Ponderings for April 2011

Minneapolis Sculpture Garden

What wrong did your ancestors find in me that they went after worthless things, and became worthless themselves? [Jeremiah 2.5]

As part of my Lenten discipline, I’ve been rereading Jeremiah and I am struck by the tone of the first portion of this prophet’s writings. God is angry. Actually, “angry” is too light a word: God is majorly ticked off!

Jeremiah was a prophet of Judah in the period 627-587 BCE, or just before the time of Judah’s exile to Babylon. One of his primary concerns — God’s concern, actually — was the apostasy and idolatry of the people of Jerusalem and the Southern Kingdom of Judah. After years of settlement and growth, the people had forsaken the worship of God and instead had turned to worship the idols of other religions. And God would have none of it. After all, these were the people God had hand-picked to be a “light unto the nations.” They were to be holy as God was holy, to follow the ways that led to righteousness, justice, and mercy, as God was righteous, just, and merciful. But they had had enough of God and decided to do their own thing. Their kings made allegiances with other kings, or had fought with other kings so as to increase their boundaries. They relied on the strength of their armies and their prophets had not been true to what God was saying. They neglected the needs of the poor, the widowed, and the orphan. They were inhospitable to foreigners in their land. In short, they were some messed up nation!

It is difficult for me to imagine an angry, rageful, even vengeful God, but that at least is how Jeremiah viewed the Almighty One. Perhaps rightly so. After all, what parent doesn’t from time to time feel just a little tinge of anger when their sweet, innocent young children turn into crazed, rebellious teenagers? And most parents only have a few children to deal with. God had an entire nation — actually two, because the Northern Kingdom of Israel was also in grave trouble.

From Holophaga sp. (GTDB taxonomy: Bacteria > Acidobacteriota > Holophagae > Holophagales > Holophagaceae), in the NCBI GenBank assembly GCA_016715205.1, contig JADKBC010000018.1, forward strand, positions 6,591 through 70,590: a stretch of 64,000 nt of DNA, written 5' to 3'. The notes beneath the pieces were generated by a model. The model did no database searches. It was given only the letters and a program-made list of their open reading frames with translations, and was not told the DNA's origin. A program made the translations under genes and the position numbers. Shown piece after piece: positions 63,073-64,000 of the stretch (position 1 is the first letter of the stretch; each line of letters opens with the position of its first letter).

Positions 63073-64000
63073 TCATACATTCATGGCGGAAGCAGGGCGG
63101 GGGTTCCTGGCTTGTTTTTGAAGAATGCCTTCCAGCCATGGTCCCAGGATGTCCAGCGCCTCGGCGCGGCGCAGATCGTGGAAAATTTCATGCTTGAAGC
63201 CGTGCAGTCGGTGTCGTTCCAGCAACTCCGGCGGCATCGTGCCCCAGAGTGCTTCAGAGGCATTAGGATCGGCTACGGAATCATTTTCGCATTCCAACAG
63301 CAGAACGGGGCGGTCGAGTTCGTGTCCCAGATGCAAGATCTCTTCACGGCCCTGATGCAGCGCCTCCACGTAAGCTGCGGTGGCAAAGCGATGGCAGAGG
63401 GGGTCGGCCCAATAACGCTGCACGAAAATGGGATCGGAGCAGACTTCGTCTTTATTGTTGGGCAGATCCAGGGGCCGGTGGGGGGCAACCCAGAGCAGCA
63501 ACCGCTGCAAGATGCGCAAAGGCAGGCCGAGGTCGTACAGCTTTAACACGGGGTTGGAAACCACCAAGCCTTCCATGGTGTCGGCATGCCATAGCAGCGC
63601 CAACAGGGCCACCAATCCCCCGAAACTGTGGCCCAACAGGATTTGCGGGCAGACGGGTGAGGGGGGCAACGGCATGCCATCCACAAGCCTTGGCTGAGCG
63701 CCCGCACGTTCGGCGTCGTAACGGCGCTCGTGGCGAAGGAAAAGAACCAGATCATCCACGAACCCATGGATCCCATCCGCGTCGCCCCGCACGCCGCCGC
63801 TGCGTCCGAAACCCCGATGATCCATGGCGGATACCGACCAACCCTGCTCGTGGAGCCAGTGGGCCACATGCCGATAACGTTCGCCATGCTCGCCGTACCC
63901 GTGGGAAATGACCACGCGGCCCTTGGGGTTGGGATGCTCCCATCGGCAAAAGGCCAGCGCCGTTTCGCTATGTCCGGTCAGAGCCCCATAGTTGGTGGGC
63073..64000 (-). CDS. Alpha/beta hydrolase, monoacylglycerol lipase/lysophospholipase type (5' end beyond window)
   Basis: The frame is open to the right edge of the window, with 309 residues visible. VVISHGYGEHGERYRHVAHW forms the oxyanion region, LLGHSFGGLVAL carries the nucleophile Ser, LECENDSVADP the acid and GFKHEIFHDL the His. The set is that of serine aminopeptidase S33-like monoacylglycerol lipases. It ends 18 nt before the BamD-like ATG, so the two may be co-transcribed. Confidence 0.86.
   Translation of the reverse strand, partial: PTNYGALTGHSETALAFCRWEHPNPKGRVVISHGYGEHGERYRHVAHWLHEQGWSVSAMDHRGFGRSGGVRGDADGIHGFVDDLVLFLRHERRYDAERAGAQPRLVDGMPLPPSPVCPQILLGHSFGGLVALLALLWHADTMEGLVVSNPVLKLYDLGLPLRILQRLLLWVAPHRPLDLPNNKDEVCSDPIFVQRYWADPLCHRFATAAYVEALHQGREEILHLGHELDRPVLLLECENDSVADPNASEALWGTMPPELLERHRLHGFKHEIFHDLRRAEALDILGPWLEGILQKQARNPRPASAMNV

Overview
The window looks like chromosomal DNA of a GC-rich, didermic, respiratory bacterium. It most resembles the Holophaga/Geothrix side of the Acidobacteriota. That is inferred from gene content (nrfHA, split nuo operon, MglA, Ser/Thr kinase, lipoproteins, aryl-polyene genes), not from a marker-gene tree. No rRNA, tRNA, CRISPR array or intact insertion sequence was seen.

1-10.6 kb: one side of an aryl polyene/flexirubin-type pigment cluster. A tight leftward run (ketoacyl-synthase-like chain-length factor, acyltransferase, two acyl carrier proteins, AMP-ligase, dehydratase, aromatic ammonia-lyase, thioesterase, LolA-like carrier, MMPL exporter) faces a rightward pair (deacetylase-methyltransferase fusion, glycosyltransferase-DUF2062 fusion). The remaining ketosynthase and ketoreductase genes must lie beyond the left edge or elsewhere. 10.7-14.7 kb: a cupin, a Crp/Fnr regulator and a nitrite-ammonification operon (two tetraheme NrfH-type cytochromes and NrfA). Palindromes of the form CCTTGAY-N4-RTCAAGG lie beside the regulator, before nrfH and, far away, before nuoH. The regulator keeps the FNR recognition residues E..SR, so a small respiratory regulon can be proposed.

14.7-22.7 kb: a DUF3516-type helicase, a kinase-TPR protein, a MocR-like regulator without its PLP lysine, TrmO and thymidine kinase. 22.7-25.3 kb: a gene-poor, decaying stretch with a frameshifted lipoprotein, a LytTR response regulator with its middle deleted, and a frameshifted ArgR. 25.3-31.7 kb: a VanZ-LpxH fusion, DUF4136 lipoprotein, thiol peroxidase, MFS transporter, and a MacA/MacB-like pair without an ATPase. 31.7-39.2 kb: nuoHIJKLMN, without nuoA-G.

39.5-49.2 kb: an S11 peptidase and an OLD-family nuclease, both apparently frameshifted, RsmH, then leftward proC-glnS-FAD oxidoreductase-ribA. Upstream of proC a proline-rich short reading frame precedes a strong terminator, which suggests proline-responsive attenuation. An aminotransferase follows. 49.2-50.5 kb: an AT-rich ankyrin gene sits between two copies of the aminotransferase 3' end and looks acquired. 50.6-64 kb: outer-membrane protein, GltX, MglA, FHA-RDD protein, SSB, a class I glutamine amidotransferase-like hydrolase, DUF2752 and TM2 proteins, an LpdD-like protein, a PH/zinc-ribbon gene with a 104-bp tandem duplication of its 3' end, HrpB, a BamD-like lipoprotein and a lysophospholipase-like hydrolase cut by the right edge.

Two thousand years later we haven’t really learned much. We forsake the One who lovingly created us in the image of Divinity and worship at the altars of our own making: consumerism, wealth, power, security, fame, conspicuous consumption, etc., etc., etc. The list is endless. And the more we grab for these things, the less we pay attention to those who do not have them. Can God be any less frustrated with us than with the people of Judah and Israel so long ago?

One of the things that makes a prophecy a prophecy is not the promise of dire circumstances for those who do not heed the prophet’s warning, though this seems to be what most people focus on. No, the true mark of the prophetic word is the offer of hope, of redemption. Even in the midst of the craziness that is human life, even despite our seemingly constant failure to “get it” and our never-ending reliance on false gods, there is held out to us the possibility, or rather, the inevitability, of salvation. God keeps the promise made to us: we will never be forsaken. As Jeremiah held out that promise to his audience, he reaches across time and offers the promise to us as well.

God is a God of hope, not of despair. God is a God of faith, not fear. Of promise, not forsakenness. Of love and grace and mercy.

Now I ask you: what have our handmade gods done for us lately?

That’s what I thought.

Thanks be to God!

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